ALJ'S FINDINGS

At Step One the ALJ found Plaintiff has not engaged in substantial gainful activity since May 8, 2008, her application date. Tr. 13.

At Step Two the ALJ found Plaintiff has the severe impairments of "lumbar spine degenerative disc disease; cervical spines train [ sic ], status post motor vehicle accident; depression; anxiety disorder; cognitive disorder; pain disorder; alcohol and marijuana abuse; and features of histrionic personality disorder." Tr. 13.

At Step Three the ALJ found Plaintiff's impairments do not meet or equal the criteria for any impairment in the Listing of Impairments. Tr. 13. The ALJ found Plaintiff can perform light work as defined in 20 C.F.R. § 416.967(c) with the following limitations: "She can lift up to 20 pounds occasionally and up to 10 pounds frequently. She can stand/walk at least two out of eight hours and sit for about six out of eight hours. She can only occasionally climb ramps, stairs, ladders, ropes, or scaffolds, stoop, or crouch. She can no more than frequently balance, kneel, or crawl. She must avoid concentrated exposure to hazards, including machinery and heights. She is limited to simple and repetitive tasks. She can have only sporadic or incidental public contact." Tr. 15.

At Step Four the ALJ concluded Plaintiff was unable to perform any past relevant work. Tr. 19.

At Step Five the ALJ concluded Plaintiff was able to perform the jobs of small-products assembler, electronics worker, or food assembler, which exist in the national economy. Accordingly, the ALJ found Plaintiff has not been disabled since May 8, 2008. Tr. 20.

DISCUSSION

Plaintiff contends the ALJ erred when he improperly (1) rejected Plaintiff's testimony; (2) rejected the opinion of Brian G. Jones, M.D., a treating physician; (3) rejected the opinion of David Northway, Ph.D., an examining physician; (4) rejected the opinion of Heidi Tafjord, N.P., a treating nurse; and (5) provided the VE with an incomplete hypothetical.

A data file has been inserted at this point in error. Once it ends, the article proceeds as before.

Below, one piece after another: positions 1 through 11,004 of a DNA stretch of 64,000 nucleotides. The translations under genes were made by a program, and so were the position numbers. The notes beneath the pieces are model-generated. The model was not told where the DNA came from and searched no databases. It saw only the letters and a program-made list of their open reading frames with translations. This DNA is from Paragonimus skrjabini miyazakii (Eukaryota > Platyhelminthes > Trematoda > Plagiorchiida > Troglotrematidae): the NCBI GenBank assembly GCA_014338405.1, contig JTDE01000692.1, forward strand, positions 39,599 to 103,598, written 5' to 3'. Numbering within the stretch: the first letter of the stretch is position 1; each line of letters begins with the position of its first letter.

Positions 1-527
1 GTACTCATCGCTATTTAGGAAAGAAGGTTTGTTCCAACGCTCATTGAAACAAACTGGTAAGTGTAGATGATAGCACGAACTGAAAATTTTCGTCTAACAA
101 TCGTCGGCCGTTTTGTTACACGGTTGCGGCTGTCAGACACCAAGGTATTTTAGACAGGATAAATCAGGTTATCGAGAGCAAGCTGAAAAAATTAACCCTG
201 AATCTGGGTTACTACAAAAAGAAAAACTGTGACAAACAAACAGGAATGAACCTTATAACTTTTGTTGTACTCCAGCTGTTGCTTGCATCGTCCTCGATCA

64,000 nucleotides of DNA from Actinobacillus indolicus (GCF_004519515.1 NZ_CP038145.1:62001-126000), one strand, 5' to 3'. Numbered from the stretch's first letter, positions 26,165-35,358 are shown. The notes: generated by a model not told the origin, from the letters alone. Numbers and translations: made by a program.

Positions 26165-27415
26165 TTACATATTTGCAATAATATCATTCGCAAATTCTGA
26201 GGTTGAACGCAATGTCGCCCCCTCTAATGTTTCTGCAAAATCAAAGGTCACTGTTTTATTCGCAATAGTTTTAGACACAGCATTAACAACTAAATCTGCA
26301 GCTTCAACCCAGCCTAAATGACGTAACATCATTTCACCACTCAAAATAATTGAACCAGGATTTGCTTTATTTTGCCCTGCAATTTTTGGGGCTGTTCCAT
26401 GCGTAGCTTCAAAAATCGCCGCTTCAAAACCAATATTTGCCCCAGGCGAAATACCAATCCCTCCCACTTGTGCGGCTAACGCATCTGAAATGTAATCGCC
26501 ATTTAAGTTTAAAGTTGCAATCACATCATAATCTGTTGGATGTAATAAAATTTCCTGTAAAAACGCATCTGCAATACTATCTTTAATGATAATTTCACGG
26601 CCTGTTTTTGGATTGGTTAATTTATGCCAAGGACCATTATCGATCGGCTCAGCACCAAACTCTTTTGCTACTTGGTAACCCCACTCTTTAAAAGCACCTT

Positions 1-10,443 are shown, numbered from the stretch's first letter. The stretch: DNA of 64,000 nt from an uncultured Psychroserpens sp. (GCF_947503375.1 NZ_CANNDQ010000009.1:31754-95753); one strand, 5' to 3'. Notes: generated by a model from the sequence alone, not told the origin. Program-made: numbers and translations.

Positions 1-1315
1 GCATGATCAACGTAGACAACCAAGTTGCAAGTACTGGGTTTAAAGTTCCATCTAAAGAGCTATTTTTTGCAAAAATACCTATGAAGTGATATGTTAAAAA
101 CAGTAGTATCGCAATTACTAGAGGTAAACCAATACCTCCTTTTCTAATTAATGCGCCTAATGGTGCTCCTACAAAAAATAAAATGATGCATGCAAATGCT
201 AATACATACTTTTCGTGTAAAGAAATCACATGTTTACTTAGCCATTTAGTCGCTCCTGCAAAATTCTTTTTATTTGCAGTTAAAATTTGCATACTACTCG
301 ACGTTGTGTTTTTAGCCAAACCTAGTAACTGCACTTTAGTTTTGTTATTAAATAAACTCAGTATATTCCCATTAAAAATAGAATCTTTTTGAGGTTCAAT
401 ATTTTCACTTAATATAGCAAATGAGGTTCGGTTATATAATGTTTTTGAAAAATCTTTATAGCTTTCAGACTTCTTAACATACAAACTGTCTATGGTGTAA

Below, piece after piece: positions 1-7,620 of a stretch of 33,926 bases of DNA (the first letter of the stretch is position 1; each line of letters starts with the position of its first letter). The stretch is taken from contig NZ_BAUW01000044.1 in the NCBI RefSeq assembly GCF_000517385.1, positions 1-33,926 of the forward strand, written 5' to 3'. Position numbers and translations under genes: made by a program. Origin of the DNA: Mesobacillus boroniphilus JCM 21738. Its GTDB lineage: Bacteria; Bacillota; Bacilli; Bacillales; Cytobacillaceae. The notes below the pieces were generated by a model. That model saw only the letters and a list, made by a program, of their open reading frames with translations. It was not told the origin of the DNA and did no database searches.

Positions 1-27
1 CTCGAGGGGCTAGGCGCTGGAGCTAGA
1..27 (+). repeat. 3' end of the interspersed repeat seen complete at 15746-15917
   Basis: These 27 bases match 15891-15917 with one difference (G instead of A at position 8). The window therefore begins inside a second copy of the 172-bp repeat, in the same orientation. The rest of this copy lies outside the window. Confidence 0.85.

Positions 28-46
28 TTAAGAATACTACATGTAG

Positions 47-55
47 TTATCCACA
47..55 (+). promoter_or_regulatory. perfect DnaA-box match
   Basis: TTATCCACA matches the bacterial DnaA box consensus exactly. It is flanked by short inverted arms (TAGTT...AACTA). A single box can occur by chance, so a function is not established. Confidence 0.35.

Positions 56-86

I. Plaintiff's testimony.

Plaintiff alleges the ALJ erred when he failed to give clear and convincing reasons for rejecting Plaintiff's testimony.

In Cotton v. Bowen the Ninth Circuit established two requirements for a claimant to present credible symptom testimony: The claimant must produce objective medical evidence of an impairment or impairments, and she must show the impairment or combination of impairments could reasonably be expected to produce some degree of symptom. Cotton, 799 F.2d 1403, 1407 (9th Cir. 1986). The claimant, however, need not produce objective medical evidence of the actual symptoms or their severity. Smolen v. Chater, 80 F.3d 1273, 1284 (9th Cir. 1996).

If the claimant satisfies the above test and there is not any affirmative evidence of malingering, the ALJ can reject the claimant's pain testimony only if he provides clear and convincing reasons for doing so. Parra, 481 F.3d at 750 (citing Lester v. Chater, 81 F.3d 821, 834 (9th Cir. 1995)). General assertions that the claimant's testimony is not credible are insufficient. Id. The ALJ must identify "what testimony is not credible and what evidence undermines the claimant's complaints." Id. (quoting Lester, 81 F.3d at 834).

The consistency of claimant's daily activities with the medical record is relevant when determining the claimant's credibility and may constitute a clear and convincing reason to reject a claimant's testimony. Smolen, 80 F.3d at 1284.

The ALJ concluded Plaintiff's medically determinable impairments could reasonably be expected to cause Plaintiff's alleged symptoms, but he concluded Plaintiff's statements concerning the intensity, persistence, and limiting effects of her symptoms were not credible "to the extent they are inconsistent with the [RFC]." Tr. 24.